The topic of Twitter-based client service may seem to fit more into my colleague Anthony Lam’s area of expertise (client relationship management) than mine, but there is a marketing bent that should not be overlooked. After all, customer service and marketing are intertwined. When you communicate with clients on a public forum, you are displaying your commitment to service – or lack thereof – for other clients and prospects to see.
At the end of the day, good customer service is good marketing. Someone who has a positive service experience is likely to spread the word. Retweeting a helpful company response or tweeting about an experience is a simple way for satisfied clients to get the message out – and provide free marketing for your company while they’re at it.
Anthony Lam recently recounted his experience of taking a cross-country trip using two separate airlines in “A Tale of Two Airlines’ Customer Service.” Both flights were delayed, but the desk attendants overseeing one were considerably more helpful, personable and respectful, leading him to vow that he would never again use the carrier that provided his return flight. He didn’t name the offending airline, but if he had done so, this would have constituted as bad publicity, albeit on a small scale.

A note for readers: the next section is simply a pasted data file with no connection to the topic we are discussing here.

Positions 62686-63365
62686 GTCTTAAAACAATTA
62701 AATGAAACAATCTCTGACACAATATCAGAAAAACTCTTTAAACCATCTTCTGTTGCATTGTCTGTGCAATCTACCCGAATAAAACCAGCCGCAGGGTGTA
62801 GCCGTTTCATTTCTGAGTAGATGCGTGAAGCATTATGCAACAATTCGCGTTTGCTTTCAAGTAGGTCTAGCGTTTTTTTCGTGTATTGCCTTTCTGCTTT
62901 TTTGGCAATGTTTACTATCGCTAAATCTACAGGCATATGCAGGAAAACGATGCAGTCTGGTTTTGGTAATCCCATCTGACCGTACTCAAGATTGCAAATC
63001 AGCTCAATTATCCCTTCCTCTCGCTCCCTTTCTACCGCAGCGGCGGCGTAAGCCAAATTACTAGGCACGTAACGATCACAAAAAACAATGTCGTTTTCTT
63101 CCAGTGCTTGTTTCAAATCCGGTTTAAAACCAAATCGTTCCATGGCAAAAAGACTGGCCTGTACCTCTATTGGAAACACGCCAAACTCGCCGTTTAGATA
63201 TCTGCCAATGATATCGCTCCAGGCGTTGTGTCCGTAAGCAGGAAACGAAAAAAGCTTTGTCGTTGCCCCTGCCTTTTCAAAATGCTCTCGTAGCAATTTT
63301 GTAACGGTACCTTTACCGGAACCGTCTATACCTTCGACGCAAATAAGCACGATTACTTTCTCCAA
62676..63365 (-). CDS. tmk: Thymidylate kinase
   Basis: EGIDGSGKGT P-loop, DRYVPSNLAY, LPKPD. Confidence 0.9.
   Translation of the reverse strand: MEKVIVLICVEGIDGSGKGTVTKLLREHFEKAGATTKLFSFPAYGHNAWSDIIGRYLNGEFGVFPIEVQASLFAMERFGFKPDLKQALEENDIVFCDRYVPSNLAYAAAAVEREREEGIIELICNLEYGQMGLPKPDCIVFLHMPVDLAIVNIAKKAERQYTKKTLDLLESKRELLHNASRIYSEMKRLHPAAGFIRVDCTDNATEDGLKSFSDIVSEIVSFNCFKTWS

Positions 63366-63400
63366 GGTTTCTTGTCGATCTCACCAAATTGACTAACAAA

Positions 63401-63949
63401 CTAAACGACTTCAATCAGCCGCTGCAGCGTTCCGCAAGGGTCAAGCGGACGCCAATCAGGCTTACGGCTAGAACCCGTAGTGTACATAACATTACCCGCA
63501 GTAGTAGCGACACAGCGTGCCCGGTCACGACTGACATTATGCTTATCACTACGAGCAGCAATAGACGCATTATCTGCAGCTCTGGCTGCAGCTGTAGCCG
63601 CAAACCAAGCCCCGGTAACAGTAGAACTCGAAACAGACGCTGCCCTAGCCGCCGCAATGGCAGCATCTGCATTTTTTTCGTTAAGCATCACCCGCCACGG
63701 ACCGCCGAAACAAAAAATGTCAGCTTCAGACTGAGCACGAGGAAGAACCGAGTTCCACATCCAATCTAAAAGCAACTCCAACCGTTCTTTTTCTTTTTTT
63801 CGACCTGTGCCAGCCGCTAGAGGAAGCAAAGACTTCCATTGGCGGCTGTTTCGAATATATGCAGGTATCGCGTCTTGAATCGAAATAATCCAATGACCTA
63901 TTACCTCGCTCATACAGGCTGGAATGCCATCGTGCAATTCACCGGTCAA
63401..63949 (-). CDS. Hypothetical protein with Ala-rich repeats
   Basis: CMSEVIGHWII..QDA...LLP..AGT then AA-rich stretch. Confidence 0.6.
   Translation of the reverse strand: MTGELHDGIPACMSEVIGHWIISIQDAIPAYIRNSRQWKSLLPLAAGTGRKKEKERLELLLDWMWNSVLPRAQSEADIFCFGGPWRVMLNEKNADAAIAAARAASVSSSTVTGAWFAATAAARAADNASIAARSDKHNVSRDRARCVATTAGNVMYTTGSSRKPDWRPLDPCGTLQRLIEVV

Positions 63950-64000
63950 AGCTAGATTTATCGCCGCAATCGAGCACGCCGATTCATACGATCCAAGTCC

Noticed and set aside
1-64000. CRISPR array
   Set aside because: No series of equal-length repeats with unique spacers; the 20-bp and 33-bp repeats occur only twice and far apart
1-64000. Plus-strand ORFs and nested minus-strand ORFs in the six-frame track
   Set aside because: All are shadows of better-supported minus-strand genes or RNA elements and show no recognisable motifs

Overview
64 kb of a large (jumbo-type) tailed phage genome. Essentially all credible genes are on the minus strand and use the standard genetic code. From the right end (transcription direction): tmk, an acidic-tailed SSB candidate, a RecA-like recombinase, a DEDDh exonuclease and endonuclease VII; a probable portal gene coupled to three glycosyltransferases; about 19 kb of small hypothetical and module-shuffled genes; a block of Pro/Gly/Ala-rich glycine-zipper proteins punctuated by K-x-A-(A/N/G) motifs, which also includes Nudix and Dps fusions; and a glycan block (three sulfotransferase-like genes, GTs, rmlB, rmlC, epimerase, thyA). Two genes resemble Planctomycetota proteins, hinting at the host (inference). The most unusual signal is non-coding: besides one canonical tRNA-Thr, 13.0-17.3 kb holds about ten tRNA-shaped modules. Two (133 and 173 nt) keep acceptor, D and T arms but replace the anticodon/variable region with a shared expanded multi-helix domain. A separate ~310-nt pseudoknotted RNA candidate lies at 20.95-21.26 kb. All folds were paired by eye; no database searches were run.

Social media strategist Cindy Morrison did name names in a blog entry earlier this year. Luckily, what she had to say about American Airlines was complimentary. After running into problems using her frequent flier miles to book a flight, Morrison consulted the airline’s traditional customer service channels, but hit road blocks. Finally, she took to Twitter, and that’s when her fortunes turned around.
“American Airlines’ social media department had me taken care of in mere minutes,” she wrote. A subsequent tweet of hers, in which she gave “corporate social media kudos” to the airline, went out to her substantial follower base, which numbered nearly 15,000 at the time.
The level of customer service you offer can be beneficial or detrimental in terms of marketing and business building. Do you track what people are saying about you on social media? How do you handle customer service issues and client feedback in a public forum?